I think you will also find that statement factual and still un-challenged at this point?, unless you know of a candidate? in the USA or in NZ? Noting that its incorrect to reference the NA-26 (BC-1) as the design reference for the Harvard II-IV series when the NA-55 is, and equally the NA-49 is actually the starting point of the Harvard name. The NA-49 Harvard (I), was selected and ordered from North American by the British Purchasing Commission in June 1938 and the first example flew in September 1938. The NA-16, as the "Wirraway" was selected for local manufacture in 1936 by Wackett on behalf of the RAAF and CAC, and a licence to build locally in Australia was secured from North American by the Commonwealth Aircraft Corporation in 1937, the NA-32 (fixed undercarriage NA-16) and NA-33 (Retractable undercarriage NA-16) were shipped out in August / September 1937 and flew locally not long after, a full year prior to the RAF selection and ordering of the NA-49 Harvard I. RAF AVM Ellington visited Australia in 1938 to review the RAAF and criticised the Wirraway and the whole decision to build an American aircraft in Australia for the RAAF, by June 1938 the RAF were ordering the same aircraft themselves as the Harvard I. Note then that by the NA-33 Contract number, and the 1937 decision and contract to licence build them, that clearly then the NA-33 "Wirraway" design pre-dates the 1938 selection and ordering of the NA-49 Harvard I by the RAF, although they are clearly NA-16 Siblings. Both the Wirraway as the NA-33 and the Harvard I as the NA-49, are later NA-16 developments from the BC-1 NA-26, both can claim that "birthday" and both can just as easily claim the NA-16 birthday in 1935 too, but their own birthdays arise from their specific NA Contracts, or their own first flights. The first NA-49 Harvard I flies in September 1938, a year before the first CA-1 Wirraway flies in Australia in 1939, but clearly the Wirraway is a slightly earlier NA design, but these are very minor differences (The Wirraway has the round rudder of the BC-1, the Harvard (I) has the flat bottomed rudder of the NJ-1, and both are clearly derived from the 1935 NA-16 when compared with the later NA-55 design changes carried into the Harvard II, III & IV etc. My first post when read in context and in its entirety, referenced the Harvard I and included it within the pre-war NA-16 direct family and then referred to the later T6/SNJ/Harvard wartime developments, as younger cousins to the Wirraway, - I stand by that statement. I'm not referring to a specific Wirraway example compared to a specific Harvard example, nor I am I tying a 1950 Harvard IV back to a 1935 NA-16 or a 1938 Harvard I and claiming they are effectively the same aircraft. The pre-war NA-16 series is as structurally and dimensionally different from a Harvard II, III and IV as a Douglas DC-2 is Different from a DC-3 and C-47, you don't seem to understand that, or wish to admit it, but its true. The BC-1, the NJ-1, the Harvard I and the Wirraway are all NA-16 based designs with shared features of straight trailing edge wing outers with a certain aerofoil, a shorter rear fuselage structure which is steel tube based and fabric covered, a different fin, and different rudder and different tailplanes and elevators, and a different centre-section. ie they are all different from the "AT-6", "T6-A to G" and "SNJ-2 to 7" and "Harvard II to IV" that all largely share common features that emerge in the NA-55. So an NA-26 BC-1, a NA-33/CA-1 Wirraway, and a NA-49 Harvard I are ALL just as different to a NA-55 "Harvard II to IV" If you don't see that, or want to admit that, and wish to persist with Allison Mustang I to Merlin Mustang IV comparisons, I guess then ridiculously the pre-war DH88 Comet is "identical" to the post war DH106 Comet "other than" using stressed aluminium skin, having a few extra seats, 2 extra engines and @26M of extra length? Yes they are both made by DH, and both called Comets, are only 18 model numbers away from each other, but CLEARLY other than the name, that's where the similarity ends? Yes the RAF aircraft named "Harvard" first flies in 1938 as the NA-49, but that is a very different aeroplane to the later NA-55 based Harvard designs, and the further contracts of NA66, NA77 and NA88 etc and all those that flew to commemorate its flight in 2013? If you want to peg the later Harvard models to that NA-49 anniversary that's fine, but none of those later examples are YET 75 years old - not one. Not one of the existing Harvard II, IIA, IIB, III or IV survivors were built prior to 1940, and not one of the first flights of those sub-models - occurred in 1939 or prior? Its no different pegging them all back to 2010 and the 1935 first flight of the NA-16. None of that changes the design relationships and differences between the various sub-models, and clearly the Wirraway is a licence built NA-16 and the Harvard II, IIA, IIB, III and IV are not, they are all much later developments, as evidenced by any written history of the North American T6 series you would care to cite? The Wirraway celebrated its 75 Anniversary in September 2014, its not a T6, SNJ or Harvard, its an NA-16 Derivitive, a licence built NA-16-2K to be specific. There are only a very small handful of NA-16 Derivatives surviving in the world today exhibiting the unique features of the NA-16 series including the straight trailing edge wing outers, the short steel tube rear fuselage, the corrugated fin and round rudder, unfortunately none of the Harvard I's that shared those characteristics survive today, and all other later model Harvards are not of the same pre-war design period and do not share any of those unique NA-16 features. Again this is limited to the Honduras NA-16, the reproduction SK-14 in Sweden and the remaining Wirraway survivors. There are no known survivors of the BC-1, NJ-1, Harvard I or BT-9 NA-16 variants. Later model Harvards belong to a later sub-series that starts with the BC-1A/BC-2 and AT6 at NA-55, those have totally different wing centre sections, wing outer panels, longer rear monocoque fuselages, different fins, rudders, tailplanes and elevators, largely a re-design in many areas, not unlike the various design changes that grew the DC-2 into the DC-3 and then into the C-47 over much the same period. If you do a bit of digging around I suspect you might come up with the same answers? Beyond that, like the DC2/DC3/C47, the NA-16/T6/SNJ/Harvard series is an iconic type. Heres the wiki page for the NA-16 > http://en.wikipedia.org/wiki/North_American_NA-16 Heres the wiki page for the T6 > http://en.wikipedia.org/wiki/North_American_T-6_Texan Heres the wiki page of the variants >http://en.wikipedia.org/wiki/North_American_T-6_Texan_variants This has an excellent table showing where the NA-16 Variants stop. The "Family" starts with the original open cockpit, fixed undercarriage NA-16 It finishes with the cancelled NA-188 contract for the SNJ-8. Some family members are siblings of the original NA-16 Most are grandchildren of it. The NA-33 / CA-1 Wirraway is an older cousin to the T6, the SNJ and the Harvard II, III & IV etc, and a sibling to the NA-49 Harvard I and NA-16. The NA-49 Harvard I is similarly an older cousin to its later namesakes, its not in the direct evolution path of those later Harvard series, the NA-55 BC-1A/BC-2 is. The design of the NA33 / CA-1 Wirraway clearly pre-dates the design of the NA-49 Harvard, even though the first locally built Wirraway flies 12 months after the Harvard I, but thats a minor detail. Smiles Mark Pilkington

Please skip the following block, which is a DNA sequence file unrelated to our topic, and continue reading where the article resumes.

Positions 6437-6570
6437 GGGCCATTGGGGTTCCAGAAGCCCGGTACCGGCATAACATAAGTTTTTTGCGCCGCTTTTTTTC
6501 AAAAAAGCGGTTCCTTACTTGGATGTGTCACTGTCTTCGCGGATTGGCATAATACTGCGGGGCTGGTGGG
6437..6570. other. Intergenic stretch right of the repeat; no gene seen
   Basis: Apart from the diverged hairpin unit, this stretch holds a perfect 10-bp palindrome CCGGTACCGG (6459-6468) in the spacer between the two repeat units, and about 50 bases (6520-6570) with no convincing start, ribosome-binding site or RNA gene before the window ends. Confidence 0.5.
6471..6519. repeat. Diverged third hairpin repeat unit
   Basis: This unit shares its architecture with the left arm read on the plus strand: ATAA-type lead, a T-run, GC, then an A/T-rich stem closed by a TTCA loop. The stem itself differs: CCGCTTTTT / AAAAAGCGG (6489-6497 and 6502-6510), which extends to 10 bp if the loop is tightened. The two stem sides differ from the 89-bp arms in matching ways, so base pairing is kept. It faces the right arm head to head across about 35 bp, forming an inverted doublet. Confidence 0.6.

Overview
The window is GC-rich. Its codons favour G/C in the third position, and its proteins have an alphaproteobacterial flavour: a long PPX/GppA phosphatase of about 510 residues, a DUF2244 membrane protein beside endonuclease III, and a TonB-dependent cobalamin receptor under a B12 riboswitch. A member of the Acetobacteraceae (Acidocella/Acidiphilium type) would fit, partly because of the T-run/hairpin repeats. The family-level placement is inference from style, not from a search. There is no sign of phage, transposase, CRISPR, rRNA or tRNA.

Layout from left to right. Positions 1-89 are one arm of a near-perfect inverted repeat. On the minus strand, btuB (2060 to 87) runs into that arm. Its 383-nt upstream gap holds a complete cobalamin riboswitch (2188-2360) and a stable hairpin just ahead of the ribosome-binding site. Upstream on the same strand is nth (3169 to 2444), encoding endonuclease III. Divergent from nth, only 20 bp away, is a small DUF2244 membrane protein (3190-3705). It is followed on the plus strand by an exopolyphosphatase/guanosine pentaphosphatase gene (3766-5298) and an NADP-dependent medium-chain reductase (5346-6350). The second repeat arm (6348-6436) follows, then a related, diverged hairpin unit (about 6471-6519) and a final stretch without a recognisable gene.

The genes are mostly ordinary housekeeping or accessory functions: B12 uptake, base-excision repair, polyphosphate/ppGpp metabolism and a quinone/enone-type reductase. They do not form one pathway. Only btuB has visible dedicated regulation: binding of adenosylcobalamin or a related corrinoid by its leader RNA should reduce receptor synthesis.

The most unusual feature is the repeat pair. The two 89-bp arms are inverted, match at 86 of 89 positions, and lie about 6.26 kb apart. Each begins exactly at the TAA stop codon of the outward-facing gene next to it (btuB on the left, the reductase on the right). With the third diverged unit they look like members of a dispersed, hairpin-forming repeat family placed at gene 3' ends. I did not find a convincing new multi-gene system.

Member for